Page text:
First of all note that this is a labor issue. You are an employee of the university, given a certain work assignment which you are unable to properly fulfill, but expected to do so anyway. Even though the university cloaks it it the garb of "student" affairs.
Secondly, note that the university is linking your being a PhD candidate - a junior researcher - with teaching, to the extent that the junior researchers are, as they see it, obliged to teach whatever the university/department deems it necessary for them to teach. This is not problematic in itself - assuming you're not required to teach things you are not academically mal-equipped to teach; and provided your entire activity as a PhD candidate - research + teaching + administrative duties etc. - is considered altogether as your breadth of employment. In a typical US university, that is not, unfortunately, the case.
So now that we've established the scenario, the question becomes: What is a semi-uncrecognized, disenfranchised, employee for a large (academic) institution to do when demanded to perform tasks s/he cannot properly perform?
Unfortunately, many junior researchers bow their head down, swallow their pride and try to teach / TA the course as best they can. The result is a reinforcement of their collective servility, a deterioration in teaching quality, and indirectly also a push-down of employment conditions, since the university, when faced with lacking of qualified teaching staff, is under no pressure to offer better employment conditions so as to be able to recruit (especially on short notice).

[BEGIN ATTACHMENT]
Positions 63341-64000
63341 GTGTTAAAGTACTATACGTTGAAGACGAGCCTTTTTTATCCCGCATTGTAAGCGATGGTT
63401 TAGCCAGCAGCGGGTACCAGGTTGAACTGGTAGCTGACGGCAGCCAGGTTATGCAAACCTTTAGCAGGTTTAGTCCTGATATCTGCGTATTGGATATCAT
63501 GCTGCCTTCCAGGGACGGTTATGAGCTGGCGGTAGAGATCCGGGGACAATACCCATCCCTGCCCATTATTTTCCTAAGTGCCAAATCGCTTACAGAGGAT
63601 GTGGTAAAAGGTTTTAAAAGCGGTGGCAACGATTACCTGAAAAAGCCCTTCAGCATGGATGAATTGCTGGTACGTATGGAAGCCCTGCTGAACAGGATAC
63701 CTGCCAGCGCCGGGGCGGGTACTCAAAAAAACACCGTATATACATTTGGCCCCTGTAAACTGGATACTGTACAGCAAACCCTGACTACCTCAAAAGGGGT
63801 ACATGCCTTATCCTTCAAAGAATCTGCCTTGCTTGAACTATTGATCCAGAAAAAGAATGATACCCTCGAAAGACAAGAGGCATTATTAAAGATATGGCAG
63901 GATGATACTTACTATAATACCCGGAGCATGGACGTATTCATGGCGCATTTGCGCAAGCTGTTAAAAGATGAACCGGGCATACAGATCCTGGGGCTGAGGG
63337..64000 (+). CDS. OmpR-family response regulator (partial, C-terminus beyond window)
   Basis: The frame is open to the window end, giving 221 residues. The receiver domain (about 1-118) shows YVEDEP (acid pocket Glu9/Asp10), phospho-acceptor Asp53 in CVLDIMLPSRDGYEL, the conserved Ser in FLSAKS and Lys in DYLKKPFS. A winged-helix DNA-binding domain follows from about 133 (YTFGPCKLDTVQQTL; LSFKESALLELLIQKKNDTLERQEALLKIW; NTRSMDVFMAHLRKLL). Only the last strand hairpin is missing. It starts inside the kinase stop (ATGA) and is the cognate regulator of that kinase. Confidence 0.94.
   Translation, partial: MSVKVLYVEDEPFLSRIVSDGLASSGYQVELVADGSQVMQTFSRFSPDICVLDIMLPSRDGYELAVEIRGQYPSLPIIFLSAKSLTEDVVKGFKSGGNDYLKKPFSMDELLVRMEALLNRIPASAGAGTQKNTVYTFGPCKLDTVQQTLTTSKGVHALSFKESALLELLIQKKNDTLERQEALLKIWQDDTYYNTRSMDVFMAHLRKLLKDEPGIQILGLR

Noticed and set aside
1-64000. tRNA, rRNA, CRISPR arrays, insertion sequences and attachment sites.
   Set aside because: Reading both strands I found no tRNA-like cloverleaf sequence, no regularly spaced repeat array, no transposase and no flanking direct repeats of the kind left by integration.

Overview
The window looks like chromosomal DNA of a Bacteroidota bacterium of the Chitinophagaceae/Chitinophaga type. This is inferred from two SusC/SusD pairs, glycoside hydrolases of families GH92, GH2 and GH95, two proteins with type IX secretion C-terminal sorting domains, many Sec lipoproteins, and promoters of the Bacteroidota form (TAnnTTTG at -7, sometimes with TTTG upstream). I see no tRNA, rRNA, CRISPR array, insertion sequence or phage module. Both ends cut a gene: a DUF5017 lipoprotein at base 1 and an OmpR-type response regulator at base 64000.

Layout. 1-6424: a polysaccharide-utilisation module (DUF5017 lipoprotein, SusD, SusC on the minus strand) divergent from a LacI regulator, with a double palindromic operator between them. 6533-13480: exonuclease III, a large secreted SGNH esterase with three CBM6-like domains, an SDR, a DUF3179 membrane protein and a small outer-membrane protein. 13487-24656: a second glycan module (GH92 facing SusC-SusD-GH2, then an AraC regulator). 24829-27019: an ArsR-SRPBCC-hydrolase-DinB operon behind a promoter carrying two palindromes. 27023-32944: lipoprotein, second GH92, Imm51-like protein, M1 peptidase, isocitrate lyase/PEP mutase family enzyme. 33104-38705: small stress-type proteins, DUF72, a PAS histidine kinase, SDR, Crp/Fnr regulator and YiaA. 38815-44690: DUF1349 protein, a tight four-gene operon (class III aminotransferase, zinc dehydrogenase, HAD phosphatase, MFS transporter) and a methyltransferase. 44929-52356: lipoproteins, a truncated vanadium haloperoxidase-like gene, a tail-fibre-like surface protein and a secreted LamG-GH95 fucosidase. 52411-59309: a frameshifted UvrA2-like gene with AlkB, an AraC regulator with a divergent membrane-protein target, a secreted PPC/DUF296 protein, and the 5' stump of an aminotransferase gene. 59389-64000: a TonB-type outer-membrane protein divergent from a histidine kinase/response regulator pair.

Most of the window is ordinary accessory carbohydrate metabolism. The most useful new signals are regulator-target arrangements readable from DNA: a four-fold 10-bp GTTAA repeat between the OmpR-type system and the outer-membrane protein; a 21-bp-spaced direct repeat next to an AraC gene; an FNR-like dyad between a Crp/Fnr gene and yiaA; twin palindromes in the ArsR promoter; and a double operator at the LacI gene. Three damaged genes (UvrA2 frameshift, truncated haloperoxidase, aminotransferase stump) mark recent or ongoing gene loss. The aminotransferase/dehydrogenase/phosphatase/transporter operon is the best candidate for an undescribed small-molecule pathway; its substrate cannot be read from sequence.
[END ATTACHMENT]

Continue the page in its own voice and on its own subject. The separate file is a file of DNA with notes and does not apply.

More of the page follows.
Now, what I would like to be able to tell you is: Go see your academic staff union representative. The union should be raising hell on this kind of demand, calling out that DGS and threatening both collective action and initiating academic-disciplinary procedures against that DGS.
However, most US universities are not unionized, and even if yours was - the fact that this can happen means that the union is weak or co-opted (or both). So, what you should really focus on doing is unionize junior academic staff at your university. I know that is a tall order, and certainly it is not a matter for a single individual, but it is an absolutely necessity, and such struggles do succeed when carried out consistently.
Lacking a union - you need to find an officer or an organization which would be interested in putting counter-pressure on that DGS. Options could be:
- The instructor in charge of the course.
- The university's student union, or more specifically its departmental officers/representatives.
- Your advisor.
- Some Dean or vice-Dean in charge of teaching, as opposed to graduate studies.
- A senior tenured professor whom you have a close relationship with.
- Your cohort of junior researchers at the department.
These were not listed in order. The question of who to approach depends on your relationship with them, your assessment of their interest and willingness to act on this matter, their backbone, their ability to withstand pressure etc.
About the last option - it is the most relevant if there are multiple junior researchers who have been met with this demand. Try to locate a group of people in the same predicament. You would be amazed at the difference in effect of even 3-4 people coming to see the DGS together, to explain how they cannot ethically teach courses in material they are themselves not fluent in, relative to a single person coming to complain or ask for leniency. It would be even more powerful if that group could get a few more PhD candidates to tag along, fill up the DGS' room, and look seriously dissatisfied.